Cumbia Villera

Posted by Gomez Comes Alive!, April 20, 2008 02:55am | Post a Comment

Pablo Lescano of Damas Gratis & His Keytar

A post-depression era Argentina begot Cumbia Villera, a street electro-cumbia with lyrics that rivaled gangster rap. It started in the ghettos of Buenos Aires by Peruvian and Bolivian immigrants that brought their own style of Cumbia into Argentina in the late 80’s. Most Argentineans considered it lower class, especially by the music critics that have a stronghold on what is deemed important in Latin music. Two of the biggest groups from that scene, Los Pibes Chorros and Damas Gratis, have a widespread fanbase in the villas of Buenos Aires as well as fans all over Latin America. ZZK label co-founder Grant Dull called the success of Cumbia Villera “Argentina joining the rest of Latin America,” which meant the post-depression Argentina was no longer an oasis for the Eurocentric.  Argentina is now just as fucked as the rest of Latin America.

During the eighties, the modern Cumbia groups started using keyboards rather than the traditional accordion or a horn section. One of the coolest features of Cumbia Villera was their use of synthesizers, especially the infamous Keytar.  Pablo Lescano, who fronts the band Damas Gratis, is a master of his axe, as well as the other Keytar players that play in that style. All the bands have a particular look in both dress and in album art that separate them from other Cumbia groups. It’s a hybrid of Heavy Metal, Reggae, Gangster Hip-Hop, Sonidero and Soccer. It would be easy to mistake Pibes Chorros for a Metal band, with their long hair and their use of the Grim Reaper and Jesus Christ. Cumbia Villera’s heyday was in the late 90’s, right after Argentina’s economic collapse. Since then most of the groups continue to play in front of large crowds but it seems like Reggaeton has stole some of its thunder.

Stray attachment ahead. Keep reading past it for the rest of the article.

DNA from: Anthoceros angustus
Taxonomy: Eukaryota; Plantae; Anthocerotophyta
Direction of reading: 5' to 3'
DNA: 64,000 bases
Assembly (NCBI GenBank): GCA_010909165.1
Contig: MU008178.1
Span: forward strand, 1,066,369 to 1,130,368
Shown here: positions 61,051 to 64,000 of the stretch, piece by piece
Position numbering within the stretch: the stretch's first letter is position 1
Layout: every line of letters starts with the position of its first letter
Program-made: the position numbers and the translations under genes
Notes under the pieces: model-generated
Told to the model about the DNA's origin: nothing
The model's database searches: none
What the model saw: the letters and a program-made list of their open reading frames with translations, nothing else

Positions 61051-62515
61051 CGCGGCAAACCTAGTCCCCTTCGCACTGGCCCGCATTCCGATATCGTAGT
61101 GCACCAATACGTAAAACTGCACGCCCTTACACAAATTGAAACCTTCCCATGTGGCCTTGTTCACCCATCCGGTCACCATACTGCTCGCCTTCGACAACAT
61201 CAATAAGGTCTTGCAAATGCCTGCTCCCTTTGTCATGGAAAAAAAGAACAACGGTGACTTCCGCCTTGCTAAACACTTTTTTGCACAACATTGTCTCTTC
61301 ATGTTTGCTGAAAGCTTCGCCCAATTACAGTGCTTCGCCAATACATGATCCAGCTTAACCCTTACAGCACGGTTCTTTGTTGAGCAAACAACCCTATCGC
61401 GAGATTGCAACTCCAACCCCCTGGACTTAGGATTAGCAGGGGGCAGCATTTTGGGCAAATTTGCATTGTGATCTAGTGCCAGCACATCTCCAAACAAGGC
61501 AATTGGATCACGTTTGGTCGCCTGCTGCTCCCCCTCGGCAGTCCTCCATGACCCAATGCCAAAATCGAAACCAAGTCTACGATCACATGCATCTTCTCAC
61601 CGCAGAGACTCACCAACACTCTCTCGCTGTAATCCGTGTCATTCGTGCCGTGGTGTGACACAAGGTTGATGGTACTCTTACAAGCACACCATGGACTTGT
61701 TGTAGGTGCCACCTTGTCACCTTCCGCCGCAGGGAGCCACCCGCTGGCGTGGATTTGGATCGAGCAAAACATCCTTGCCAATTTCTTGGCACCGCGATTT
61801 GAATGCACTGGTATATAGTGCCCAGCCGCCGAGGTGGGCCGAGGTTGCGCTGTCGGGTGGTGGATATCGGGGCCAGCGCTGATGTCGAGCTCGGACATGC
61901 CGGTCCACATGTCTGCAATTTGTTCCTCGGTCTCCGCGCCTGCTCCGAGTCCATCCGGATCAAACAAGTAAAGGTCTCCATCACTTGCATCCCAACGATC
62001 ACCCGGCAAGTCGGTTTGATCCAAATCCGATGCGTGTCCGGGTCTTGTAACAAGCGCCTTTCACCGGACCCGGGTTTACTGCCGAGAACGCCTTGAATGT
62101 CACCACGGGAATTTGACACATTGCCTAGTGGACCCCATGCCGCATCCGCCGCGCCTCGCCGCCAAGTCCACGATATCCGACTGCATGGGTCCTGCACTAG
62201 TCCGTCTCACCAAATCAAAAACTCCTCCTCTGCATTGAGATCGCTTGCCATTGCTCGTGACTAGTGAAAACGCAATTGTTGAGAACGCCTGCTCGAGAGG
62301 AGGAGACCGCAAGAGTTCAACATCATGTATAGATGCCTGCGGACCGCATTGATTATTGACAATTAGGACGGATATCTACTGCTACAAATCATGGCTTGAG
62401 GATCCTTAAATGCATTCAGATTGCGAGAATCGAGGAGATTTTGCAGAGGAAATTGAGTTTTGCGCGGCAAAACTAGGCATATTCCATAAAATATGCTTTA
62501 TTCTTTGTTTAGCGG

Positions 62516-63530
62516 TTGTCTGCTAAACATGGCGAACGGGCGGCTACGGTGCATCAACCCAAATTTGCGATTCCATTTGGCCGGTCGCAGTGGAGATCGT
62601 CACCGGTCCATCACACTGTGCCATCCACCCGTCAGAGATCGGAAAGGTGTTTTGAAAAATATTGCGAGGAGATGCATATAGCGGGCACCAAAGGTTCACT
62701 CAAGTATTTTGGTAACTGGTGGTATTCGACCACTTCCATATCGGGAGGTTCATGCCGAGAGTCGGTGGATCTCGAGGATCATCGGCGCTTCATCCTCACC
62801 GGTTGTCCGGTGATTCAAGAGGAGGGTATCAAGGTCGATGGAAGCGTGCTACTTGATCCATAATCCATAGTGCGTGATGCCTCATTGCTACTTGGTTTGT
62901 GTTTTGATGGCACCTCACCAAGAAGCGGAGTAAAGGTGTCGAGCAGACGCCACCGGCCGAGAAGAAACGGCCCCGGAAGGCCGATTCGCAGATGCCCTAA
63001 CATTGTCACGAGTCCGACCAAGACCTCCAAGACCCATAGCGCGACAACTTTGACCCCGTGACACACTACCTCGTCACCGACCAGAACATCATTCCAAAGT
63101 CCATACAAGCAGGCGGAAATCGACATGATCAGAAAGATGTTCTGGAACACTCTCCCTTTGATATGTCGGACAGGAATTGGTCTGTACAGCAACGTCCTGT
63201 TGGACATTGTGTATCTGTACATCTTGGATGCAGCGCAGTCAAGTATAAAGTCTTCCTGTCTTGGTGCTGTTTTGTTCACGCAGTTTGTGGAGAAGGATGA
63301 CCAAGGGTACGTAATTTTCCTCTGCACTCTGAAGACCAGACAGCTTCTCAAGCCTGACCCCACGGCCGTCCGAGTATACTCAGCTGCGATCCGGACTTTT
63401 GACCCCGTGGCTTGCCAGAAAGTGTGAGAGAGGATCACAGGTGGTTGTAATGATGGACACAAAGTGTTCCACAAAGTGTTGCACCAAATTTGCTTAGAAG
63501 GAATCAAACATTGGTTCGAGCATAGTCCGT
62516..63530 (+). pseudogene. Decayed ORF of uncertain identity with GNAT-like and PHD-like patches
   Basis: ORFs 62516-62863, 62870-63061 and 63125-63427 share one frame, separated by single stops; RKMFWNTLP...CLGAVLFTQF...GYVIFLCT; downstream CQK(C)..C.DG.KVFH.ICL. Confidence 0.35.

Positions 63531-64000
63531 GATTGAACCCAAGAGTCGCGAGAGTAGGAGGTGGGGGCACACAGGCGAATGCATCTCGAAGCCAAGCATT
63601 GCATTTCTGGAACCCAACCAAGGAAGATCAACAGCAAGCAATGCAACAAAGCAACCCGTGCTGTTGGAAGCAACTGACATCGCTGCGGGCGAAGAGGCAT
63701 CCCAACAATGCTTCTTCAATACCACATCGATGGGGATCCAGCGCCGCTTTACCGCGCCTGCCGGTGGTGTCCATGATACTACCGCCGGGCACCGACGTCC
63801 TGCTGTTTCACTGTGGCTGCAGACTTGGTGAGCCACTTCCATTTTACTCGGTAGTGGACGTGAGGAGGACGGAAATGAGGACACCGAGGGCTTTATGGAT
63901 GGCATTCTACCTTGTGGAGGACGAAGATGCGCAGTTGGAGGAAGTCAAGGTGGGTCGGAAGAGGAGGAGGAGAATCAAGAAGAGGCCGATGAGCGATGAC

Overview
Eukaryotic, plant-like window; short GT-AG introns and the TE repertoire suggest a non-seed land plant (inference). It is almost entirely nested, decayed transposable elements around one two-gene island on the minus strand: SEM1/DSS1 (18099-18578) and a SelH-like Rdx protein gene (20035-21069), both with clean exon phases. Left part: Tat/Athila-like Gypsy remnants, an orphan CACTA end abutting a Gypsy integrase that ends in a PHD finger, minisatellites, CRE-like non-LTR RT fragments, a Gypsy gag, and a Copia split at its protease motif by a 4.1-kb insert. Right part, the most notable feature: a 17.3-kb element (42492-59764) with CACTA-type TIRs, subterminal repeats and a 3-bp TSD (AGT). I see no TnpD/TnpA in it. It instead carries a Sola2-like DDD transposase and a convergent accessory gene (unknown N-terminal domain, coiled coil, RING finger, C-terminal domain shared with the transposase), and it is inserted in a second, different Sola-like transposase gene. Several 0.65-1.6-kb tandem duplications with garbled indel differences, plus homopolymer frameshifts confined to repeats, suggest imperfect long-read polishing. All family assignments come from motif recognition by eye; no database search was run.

In 2005, Uwe Schmidt, better known as Señor Coconut, released a compilation entitled Coconut F.M.  It was a collection of Cumbia Villera from Argentina, Reggaeton from Puerto Rico, Hip-Hop from Chile and Funk Carioca from the favelas of Brazil.  Along with Diplo’s forays into Funk Carioca, Señor Coconut’s Coconut F.M. was both an important document and a hipster guide to Latin America street music over the last ten years.

Much like Funk Carioca a few years back, DJs have started to incorporate Cumbia Villera into their sets, many of them are the same people who dismissed it in the past. Digital Cumbia DJs are making mash-ups with Pibes Chorros music and Hip-Hop accapellas.  Recently, the privileged art school set in Latin America have started their own art bands with Sonidero and Cumbia Villera influences.

I always think it’s funny to hear hipsters making fun of ghetto music, knowing that in the future they will be totally into it, albeit with an ironic tone. Of course by then it will be perceived as genius by the clueless media, who also missed the boat the first time around.